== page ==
Flavour Saviour - September 2010

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By Philip Brocklehurst of Yellowwedge Cheese

Early Autumn Eating

So — September’s here. The Indian summer begins to wane and as we roll into autumn I can’t entirely agree with Keats. The mists are here on Marble Hill Park, and yes the shelves of Streets the grocers are groaning with the orchards’ fruitfulness, but this change of season is never a mellow time for the Food-Phile. At home David will be turning the last of the tomato harvest [red and green] into Putney - not quite a pickle, not quite a chutney! There are preserves and fruit vinegars to be made with the final fruits of summer. Game returns to the table with a vengeance at the start of September. And as you read this farmers in the Swiss Alps are bringing their herds down from the high summer pastures so within a month the first of this season’s Vacherin will be on the shelves.

EDITOR’S COMMENT

Philip will be our regular food contributor. You can contact him at foodphile@mystmargarets.com

But it’s back to orchard for one of my early autumn favourites, ripe and juicy British pears. My neighbour’s pear tree should be bursting with fruit around now, and I’ll happily help myself to the piles of windfalls she leaves out on the gatepost. And I’m not alone - the eponymous Zoran likes to bake pears with Sicilian Marsala and cinnamon, Lawrence at Brula will be serving spiced pear tarte tatin to accompany roast guinea fowl with a rich redcurrant gravy, and Darren Armstrong likes a piquant pear chutney with a slice of game pie. Pears also partner perfectly with many cheeses. The great champion of seasonal cuisine Valentine Warner makes a splendid savoury tart using pears and Stinking Bishop, a marriage which works so well because Charles Martell’s delightfully smelly cheese gains it’s aroma from being washed in pear perry. I’ve used this partnership to create a savoury bread and butter pudding which makes a tempting lunch or supper dish, or which can be made in individual ramekins for a dinner party starter - or indeed a cheesy dessert, or for that matter a fruity cheese course…!

Savoury Pear Pudding

Feeds two generously

3 medium to thick slices of English Farmhouse white bread, preferably a day or two old, buttered.
2 ripe but firm large pears, peeled, cored and cut into 1.5 cm chunks.
180g Stinking Bishop cut into the same sized pieces as the pears.
2 large eggs and 1 yolk.
300ml single cream.
¼ tsp nutmeg.
½ tsp cayenne pepper.
A knob of butter.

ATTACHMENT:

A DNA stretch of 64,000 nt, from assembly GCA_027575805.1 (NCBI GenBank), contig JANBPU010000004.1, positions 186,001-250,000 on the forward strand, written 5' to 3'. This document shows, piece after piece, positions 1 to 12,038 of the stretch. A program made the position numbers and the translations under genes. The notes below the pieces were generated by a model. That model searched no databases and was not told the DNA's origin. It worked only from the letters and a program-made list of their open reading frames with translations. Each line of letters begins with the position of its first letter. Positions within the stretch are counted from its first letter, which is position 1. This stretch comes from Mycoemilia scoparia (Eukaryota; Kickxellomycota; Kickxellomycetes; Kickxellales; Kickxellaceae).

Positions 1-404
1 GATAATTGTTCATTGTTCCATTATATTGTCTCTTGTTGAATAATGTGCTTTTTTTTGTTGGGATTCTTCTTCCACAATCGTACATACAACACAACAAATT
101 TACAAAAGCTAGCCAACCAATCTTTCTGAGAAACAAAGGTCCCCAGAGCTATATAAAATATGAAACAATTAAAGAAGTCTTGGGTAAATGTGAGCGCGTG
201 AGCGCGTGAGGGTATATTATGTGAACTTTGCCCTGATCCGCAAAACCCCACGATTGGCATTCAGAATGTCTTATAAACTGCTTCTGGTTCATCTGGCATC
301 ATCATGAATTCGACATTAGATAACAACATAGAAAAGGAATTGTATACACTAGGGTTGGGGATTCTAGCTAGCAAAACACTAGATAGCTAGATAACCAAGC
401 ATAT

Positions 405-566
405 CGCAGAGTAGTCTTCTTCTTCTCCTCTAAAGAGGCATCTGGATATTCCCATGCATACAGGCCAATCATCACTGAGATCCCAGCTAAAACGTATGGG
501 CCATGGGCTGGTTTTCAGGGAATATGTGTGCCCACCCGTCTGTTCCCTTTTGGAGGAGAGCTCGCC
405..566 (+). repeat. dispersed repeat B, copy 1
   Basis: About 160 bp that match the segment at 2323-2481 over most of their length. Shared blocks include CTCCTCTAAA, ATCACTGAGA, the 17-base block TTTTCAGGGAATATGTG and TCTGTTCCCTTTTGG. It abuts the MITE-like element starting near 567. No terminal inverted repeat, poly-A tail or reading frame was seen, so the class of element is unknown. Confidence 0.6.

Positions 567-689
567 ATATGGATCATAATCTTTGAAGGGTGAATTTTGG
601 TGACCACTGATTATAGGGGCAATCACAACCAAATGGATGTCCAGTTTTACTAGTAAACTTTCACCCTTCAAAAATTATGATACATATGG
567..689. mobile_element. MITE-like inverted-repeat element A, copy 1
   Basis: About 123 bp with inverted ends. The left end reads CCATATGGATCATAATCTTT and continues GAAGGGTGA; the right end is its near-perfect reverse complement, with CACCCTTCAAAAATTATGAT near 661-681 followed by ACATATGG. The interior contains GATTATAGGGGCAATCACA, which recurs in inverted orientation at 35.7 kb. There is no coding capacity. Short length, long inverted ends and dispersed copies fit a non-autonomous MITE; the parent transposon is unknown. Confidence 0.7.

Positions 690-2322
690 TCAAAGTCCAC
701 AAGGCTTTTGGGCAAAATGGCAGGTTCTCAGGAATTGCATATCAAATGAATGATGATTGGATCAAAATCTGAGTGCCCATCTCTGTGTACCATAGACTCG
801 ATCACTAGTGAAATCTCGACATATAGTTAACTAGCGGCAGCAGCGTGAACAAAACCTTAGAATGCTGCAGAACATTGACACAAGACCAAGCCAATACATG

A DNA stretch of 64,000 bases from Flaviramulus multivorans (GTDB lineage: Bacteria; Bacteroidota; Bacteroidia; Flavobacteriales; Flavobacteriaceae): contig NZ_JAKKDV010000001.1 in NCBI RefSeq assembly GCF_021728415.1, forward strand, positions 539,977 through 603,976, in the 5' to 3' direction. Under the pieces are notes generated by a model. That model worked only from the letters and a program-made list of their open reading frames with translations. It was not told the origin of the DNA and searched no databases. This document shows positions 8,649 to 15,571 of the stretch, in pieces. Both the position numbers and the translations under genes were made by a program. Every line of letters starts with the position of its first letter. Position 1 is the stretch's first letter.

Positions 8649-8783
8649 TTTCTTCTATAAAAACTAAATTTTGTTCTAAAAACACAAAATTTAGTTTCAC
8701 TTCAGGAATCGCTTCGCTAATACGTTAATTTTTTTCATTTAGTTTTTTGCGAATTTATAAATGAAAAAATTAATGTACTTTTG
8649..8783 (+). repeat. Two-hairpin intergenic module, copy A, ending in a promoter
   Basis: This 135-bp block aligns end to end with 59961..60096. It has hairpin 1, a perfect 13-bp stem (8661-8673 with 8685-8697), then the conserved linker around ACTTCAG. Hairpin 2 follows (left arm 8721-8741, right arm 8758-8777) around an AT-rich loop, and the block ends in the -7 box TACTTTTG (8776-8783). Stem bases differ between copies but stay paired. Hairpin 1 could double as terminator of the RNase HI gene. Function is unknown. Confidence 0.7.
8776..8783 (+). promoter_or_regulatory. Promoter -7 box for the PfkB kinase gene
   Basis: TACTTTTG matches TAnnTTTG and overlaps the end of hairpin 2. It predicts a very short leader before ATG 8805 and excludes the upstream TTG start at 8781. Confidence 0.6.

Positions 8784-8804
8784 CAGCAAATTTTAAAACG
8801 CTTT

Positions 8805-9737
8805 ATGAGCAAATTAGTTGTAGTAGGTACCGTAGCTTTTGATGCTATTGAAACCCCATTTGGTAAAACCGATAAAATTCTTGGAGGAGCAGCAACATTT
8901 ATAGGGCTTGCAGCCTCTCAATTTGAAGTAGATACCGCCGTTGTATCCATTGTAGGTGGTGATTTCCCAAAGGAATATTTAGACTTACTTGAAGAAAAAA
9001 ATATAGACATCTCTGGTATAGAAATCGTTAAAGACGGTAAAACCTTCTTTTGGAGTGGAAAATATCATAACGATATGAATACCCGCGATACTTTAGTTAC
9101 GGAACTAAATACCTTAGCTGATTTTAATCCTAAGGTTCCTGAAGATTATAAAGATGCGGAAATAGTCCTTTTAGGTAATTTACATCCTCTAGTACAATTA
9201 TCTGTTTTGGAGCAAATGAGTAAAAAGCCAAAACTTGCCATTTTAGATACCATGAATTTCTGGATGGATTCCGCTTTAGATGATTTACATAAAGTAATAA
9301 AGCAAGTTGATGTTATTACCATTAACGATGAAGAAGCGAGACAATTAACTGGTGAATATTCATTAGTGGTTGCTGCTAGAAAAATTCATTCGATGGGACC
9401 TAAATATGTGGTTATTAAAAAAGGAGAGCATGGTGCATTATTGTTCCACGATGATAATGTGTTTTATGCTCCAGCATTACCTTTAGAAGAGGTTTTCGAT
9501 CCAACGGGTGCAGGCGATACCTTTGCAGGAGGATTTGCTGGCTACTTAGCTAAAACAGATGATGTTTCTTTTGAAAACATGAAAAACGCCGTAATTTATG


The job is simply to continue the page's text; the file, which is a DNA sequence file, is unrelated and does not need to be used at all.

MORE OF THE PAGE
Preheat your oven to 180˚C and set the kettle boiling. Melt the knob of butter in a frying pan roomy enough to accommodate the pears in a single layer, and when it’s bubbling add them to the pan. Sauté the pears on a highish heat until they start to take on some colour and then set them aside to cool. Meanwhile whisk together the eggs, cream, nutmeg and cayenne pepper and season with generous pinches of sea salt and black pepper. Cut the buttered bread slices into quarters and arrange them, points uppermost, in overlapping layers in a gratin dish, tucking about ¾ of the pear and cheese between them as you go. Scatter the remaining pear and cheese across the top. Pour over the savoury custard and let everything sit and soak for a few minutes. Place the dish into a roasting tray and pour in boiling water to ⅔ the way up the sides of the dish. Pop everything into the middle of the oven and give it 35 minutes. The top should be golden brown and crunchy. Dust with a little more cayenne if you like a spicy kick. Give it a few minutes to rest and serve warm, with a salad of your choice.

This is a versatile base from which to experiment - If you want a sweeter dish try using brioche or a hazelnut and raisin sourdough. If you want to turn the savoury dial up a notch then try potato and rosemary bread, or replace one of the pears with a sliced leek sautéed with a little thyme. For the individual ramekin versions slice the bread thinly, and cut the pear and cheese into slightly smaller dice. Cut out three circles of bread the same size as the ramekin for each. Start with a disc of buttered bread in the base, buttered side up, and add a layer of pear and cheese, then bread, another pear and cheese layer, and top with a final slice of bread. Pour in the custard in stages, allowing each addition to seep and soak through before the next. These will only need about 25 minutes cooking time.

Pheasant ravioli

A great way to welcome the return of the game season. I made this using the leg meat and carcass pickings from a large bird, a small whole bird will easily yield enough meat for two people. Take the meat from the cooked bird and chop finely - the flavour of pheasant is potent and a little goes a long way. Use the carcass to make a stock with some onion, carrot and celery, a bouquet garni of thyme, parsley, bay and marjoram, and few crushed juniper berries. Soak a handful of raisins in a large wine glass of ruby port. Mash a squashy ball of Mozzarella with a fork and add the chopped meat and the raisins. Reduce the stock to a few tablespoons, throw in the port from the raisins and reduce again. Whilst the reduction reduces roll your pasta dough out to the thinnest setting on your machine, and make your ravioli using a rounded teaspoon of the filling in each. Add enough cream or crème fraiche to your reduced sauce to quadruple its volume along with a teaspoon of good grain mustard and adjust the seasoning. The ravioli are cooked when the water returns to the boil and they float to the surface. Transfer them to warmed plates and drizzle sparingly with olive oil, then liberally with the sauce.

Christmas Pudding

The time to make your festive feast finale will fall between this issue and the next, so keep an eye on www.mystmargarets.com where Philip will be posting his recipe in October.

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